Whether any other Democratic legislators are implicated by Bonusgate remains to be seen. And there is also the possibility that some Republican legislators could be affected as well, if Corbett follows through with his stated intention to let the chips fall where they may. But right now, it’s all just speculation and radio talk show fodder.

Republicans Attempt a Congressional Comeback:

Once upon a time, Melissa Hart was the Republican darling of PA politics. The first GOP woman elected to Congress from the state, Hart always upended her naysayers, winning races when no one expected it. Her GOP colleagues in Washington embraced her, giving her visible leadership positions and coming to her aid when asked. Then in 2006 along came Jason Altmire, a pro-life, pro-gun, anti-Bush, anti-war Democrat, who rather suddenly attracted hundreds of thousands of dollars from those smelling blood. In the end, Altmire defeated Hart by 8,500 votes out of 254,000 cast. Now Hart wants a rematch, always difficult to do. But history teaches that Melissa Hart is never to be underestimated.

Pennsylvania was a congressional disaster for Republicans in 2006. Dems targeted five incumbent Republicans and defeated four out of five. Hart, who represented parts of six counties north and west of Pittsburgh, was one of them. The other Democratic winners: Patrick Murphy (who won by 1,500 votes) and Joe Sestak (who won by 33,000 votes) in suburban Philadelphia and Chris Carney (who won by 12,000 votes) in northeast/north central PA.

Republicans dream of retaking these seats, although Altmire-Hart is the only rerun of the last show. Murphy has four GOP challengers looking to take him on: Tom Lingenfelter, Jeff Madden, Tom Manion, and Joseph Montone. A former Marine, Manion, who lost a son in Iraq, is a strong supporter of the war and has the support of the congressman Murphy defeated, former U.S. Rep. Mike Fitzpatrick. Sestak has two challengers, Wendell Craig Williams and Joe Breslin. Williams has been endorsed by Delaware County GOP leaders and has an impressive resume as an assistant U.S. attorney and Gulf War veteran. Carney has four opponents right now, including Chris Hackett, David Haire, Dan Meuser, and Paul Swiderski. Insiders tell me Meuser and Hackett are the leading challengers at the moment.

Can these four freshman Democrats be defeated? Of course. But they each start the year with big cash advantages over their prospective challengers and the likelihood that more Democrats will turn out to vote during a presidential election year. But we’ll keep our eyes on these seats throughout the year.

Republicans also hope to defeat another incumbent Democratic congressman. Despite at least a public reticence to say he’s running, Republicans are trying to get Hazelton Mayor Lou Barletta to run against U.S. Rep. Paul Kanjorski. Barletta has attracted national attention for his strong stand against illegal immigrants. Barletta could give Kanjorski a real race. Stay tuned.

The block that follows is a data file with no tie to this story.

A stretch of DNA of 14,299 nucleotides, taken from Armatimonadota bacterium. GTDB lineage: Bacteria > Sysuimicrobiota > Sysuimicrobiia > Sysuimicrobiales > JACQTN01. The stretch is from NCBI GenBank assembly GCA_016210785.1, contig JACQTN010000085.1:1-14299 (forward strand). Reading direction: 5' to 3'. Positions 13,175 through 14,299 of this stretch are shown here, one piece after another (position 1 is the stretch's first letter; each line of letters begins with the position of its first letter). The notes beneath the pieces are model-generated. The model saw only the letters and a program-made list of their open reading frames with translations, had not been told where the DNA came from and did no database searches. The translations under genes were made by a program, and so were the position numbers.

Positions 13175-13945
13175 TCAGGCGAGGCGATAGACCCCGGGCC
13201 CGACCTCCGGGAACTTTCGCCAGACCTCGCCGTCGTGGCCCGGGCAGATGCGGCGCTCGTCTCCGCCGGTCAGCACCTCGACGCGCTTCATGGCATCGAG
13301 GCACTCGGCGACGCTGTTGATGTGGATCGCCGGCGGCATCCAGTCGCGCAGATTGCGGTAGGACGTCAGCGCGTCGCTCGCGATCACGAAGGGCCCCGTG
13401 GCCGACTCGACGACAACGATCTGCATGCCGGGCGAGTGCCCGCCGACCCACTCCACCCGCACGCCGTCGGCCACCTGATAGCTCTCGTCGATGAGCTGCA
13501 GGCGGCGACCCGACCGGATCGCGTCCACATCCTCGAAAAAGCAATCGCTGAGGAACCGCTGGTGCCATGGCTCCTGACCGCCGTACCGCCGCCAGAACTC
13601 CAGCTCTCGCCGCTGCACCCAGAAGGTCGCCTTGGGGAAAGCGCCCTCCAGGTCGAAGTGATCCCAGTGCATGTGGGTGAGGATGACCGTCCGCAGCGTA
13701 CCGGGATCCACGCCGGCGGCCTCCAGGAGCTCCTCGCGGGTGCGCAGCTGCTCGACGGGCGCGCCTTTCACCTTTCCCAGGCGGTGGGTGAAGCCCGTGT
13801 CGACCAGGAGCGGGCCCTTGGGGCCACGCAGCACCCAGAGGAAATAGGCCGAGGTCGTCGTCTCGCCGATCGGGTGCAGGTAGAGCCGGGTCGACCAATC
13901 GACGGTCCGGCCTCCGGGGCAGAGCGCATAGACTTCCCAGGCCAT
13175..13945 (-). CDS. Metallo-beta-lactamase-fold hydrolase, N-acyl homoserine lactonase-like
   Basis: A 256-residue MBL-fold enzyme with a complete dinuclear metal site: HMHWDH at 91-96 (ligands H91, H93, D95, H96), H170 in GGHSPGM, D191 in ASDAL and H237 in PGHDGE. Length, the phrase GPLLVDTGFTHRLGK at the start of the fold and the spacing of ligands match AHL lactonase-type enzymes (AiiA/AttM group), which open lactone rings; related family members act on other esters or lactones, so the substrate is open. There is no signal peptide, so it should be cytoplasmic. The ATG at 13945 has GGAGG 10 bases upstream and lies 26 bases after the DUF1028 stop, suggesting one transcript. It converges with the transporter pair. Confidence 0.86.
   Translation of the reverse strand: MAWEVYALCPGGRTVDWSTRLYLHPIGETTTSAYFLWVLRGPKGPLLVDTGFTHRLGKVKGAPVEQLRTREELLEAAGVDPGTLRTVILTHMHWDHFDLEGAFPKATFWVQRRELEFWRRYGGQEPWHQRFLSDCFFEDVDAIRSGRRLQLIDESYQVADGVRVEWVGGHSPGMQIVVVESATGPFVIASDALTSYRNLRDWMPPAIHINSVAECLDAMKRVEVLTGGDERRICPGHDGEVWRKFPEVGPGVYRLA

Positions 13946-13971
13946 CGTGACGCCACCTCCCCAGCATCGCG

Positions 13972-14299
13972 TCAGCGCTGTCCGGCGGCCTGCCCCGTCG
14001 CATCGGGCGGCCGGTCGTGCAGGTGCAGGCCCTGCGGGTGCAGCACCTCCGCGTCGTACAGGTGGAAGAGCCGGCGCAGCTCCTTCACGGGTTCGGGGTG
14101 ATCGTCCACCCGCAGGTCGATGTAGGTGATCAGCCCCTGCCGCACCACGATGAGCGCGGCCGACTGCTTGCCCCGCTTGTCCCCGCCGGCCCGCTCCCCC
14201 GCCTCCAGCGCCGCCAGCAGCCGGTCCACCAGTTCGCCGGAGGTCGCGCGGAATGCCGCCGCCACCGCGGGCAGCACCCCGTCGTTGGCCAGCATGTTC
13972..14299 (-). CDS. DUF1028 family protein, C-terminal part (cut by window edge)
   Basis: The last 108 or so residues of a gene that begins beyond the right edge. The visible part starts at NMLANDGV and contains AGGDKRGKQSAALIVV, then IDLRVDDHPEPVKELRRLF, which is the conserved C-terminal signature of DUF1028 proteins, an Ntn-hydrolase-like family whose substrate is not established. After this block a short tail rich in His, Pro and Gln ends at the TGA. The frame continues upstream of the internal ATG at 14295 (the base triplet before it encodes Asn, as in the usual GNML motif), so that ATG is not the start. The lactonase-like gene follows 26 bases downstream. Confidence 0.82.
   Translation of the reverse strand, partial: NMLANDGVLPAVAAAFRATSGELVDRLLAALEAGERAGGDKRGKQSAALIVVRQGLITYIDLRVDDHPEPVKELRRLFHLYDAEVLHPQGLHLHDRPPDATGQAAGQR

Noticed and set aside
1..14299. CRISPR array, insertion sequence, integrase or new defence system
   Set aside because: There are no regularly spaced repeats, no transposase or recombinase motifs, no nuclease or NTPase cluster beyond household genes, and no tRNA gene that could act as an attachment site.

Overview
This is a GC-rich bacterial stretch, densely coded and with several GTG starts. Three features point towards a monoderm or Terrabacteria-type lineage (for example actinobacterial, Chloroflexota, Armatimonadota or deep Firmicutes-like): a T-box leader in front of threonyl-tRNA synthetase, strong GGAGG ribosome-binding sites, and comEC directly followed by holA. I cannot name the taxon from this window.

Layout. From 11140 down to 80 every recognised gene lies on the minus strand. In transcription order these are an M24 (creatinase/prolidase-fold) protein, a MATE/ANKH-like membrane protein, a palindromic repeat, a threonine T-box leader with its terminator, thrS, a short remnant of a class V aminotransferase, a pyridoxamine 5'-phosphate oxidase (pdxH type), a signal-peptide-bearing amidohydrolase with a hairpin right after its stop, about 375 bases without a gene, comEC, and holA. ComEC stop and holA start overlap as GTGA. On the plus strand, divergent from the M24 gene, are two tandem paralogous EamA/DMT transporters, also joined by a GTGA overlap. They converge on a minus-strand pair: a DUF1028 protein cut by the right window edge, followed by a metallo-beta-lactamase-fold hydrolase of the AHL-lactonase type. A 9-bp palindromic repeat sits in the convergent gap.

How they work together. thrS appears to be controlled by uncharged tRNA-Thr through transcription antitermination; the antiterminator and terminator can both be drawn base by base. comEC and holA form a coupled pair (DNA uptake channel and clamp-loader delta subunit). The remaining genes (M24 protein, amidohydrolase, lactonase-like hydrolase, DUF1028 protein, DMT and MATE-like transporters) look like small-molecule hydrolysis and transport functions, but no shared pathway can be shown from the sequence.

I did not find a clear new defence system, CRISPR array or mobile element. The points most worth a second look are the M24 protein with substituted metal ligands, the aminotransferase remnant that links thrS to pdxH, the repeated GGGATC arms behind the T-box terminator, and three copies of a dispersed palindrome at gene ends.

The surprise retirement of U.S. Rep. John Peterson, a Republican from one of the largest geographic districts that stretches across northern PA, gives some Democrats hope they can win an open seat. But don’t count on it. Nonetheless, a lot of candidates in both parties have caught the bug. Among the Republicans, seven candidates are in the running: former Centre County commissioner Chris Exarchos, Elk County coroner Lou Radkowski, State College businessman Matt Shaner, Woodward Township (Lycoming) supervisor Jeff Stroehman, Clarion mayor John Stroup, Centre County Republican chairman G. T. Thompson, and Bigler (Clearfield) financial consultant Derek Walker. On the Democratic side, the candidates include Centre County native, Iraqi War veteran and former news correspondent Bill Cahir, Clearfield County commissioner Mark McCracken, and Lock Haven Mayor Rick Vilello.

Democrats are lining up to take on two Republican incumbents who represent Democratic-leaning districts, but at this stage nobody is predicting any upsets. U.S. Rep. Phil English, an Erie Republican, will face one of four Democrats in his northwestern PA district: Lake Erie Arboretum director Kathy Dahlkemper, Erie County councilman Kyle Foust, Erie attorney Tom Myers, and Erie lay minister Mike Waltner. In southwestern PA, U.S. Rep. Tim Murphy, a suburban Pittsburgh Republican, will end up being challenged by Army Reserve Col. Wayne Dudding of Robinson, Mt. Lebanon consultant and former teacher Beth Hafer (daughter of Barbara Hafer), Monroeville businessman Steve O’Donnell, Penn Hills school director Erin Vecchio, and Upper St. Clair insurance executive Brien Wall. As these and other congressional races shape up – after the February 12 deadline for filing nominating petitions – I’ll have much more on these battles.

There is always much more to write about – politics in Allegheny County and the City of Pittsburgh, for example – but let’s bring this PSF to an end until another day. It’s almost time for the Super Bowl, which cannot be as super as it might have been had the Steelers been in it. Once again, if you have any comments (off the record) to share with me, please do get back in touch. Enjoy Super Duper Tuesday!